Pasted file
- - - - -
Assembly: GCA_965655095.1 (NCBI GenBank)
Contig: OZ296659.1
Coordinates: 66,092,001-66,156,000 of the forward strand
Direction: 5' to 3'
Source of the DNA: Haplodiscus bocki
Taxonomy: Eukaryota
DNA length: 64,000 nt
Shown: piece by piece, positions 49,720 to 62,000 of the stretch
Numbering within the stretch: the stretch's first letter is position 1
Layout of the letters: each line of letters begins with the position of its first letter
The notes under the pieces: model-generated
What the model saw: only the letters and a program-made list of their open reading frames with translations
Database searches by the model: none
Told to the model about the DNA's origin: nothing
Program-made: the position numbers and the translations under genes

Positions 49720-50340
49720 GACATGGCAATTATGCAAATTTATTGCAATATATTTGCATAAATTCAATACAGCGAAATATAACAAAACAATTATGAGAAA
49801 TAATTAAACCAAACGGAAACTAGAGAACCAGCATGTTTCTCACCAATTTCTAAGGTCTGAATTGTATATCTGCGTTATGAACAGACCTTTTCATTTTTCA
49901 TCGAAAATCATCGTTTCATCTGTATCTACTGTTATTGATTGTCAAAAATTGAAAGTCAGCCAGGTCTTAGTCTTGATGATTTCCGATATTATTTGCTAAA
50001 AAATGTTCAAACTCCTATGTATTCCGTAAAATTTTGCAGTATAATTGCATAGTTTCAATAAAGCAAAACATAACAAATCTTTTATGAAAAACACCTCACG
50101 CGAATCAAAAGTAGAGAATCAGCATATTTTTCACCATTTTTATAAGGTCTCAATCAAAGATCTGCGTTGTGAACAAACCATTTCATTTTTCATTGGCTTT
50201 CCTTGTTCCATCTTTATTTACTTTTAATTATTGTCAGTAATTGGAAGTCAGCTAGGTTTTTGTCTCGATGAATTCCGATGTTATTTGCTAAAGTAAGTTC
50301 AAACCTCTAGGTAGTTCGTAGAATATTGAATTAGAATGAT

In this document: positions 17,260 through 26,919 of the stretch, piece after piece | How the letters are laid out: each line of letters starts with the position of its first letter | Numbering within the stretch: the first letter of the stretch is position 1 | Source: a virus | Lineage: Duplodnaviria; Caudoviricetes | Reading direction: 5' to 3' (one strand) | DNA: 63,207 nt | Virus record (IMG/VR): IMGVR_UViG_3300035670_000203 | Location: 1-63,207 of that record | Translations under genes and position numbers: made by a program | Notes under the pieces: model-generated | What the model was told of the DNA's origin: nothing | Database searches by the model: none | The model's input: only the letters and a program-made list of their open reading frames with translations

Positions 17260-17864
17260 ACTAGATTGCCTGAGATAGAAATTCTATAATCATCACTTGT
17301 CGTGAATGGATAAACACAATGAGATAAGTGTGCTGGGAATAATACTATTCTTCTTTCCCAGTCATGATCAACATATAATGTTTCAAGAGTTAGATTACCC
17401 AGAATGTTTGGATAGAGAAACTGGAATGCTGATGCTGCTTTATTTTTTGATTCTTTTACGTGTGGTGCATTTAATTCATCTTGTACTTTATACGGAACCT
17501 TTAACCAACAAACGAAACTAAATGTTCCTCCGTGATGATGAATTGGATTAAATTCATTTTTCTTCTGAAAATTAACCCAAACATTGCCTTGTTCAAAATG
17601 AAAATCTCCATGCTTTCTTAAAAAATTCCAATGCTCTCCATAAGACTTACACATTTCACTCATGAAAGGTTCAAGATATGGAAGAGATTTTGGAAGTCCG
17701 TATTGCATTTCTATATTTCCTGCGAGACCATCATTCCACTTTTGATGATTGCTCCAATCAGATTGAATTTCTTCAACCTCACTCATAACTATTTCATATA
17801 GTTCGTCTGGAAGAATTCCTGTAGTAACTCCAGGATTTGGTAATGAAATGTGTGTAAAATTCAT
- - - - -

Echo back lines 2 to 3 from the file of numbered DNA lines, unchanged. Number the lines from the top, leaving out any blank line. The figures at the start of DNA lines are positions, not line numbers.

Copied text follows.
Contig: OZ296659.1
Coordinates: 66,092,001-66,156,000 of the forward strand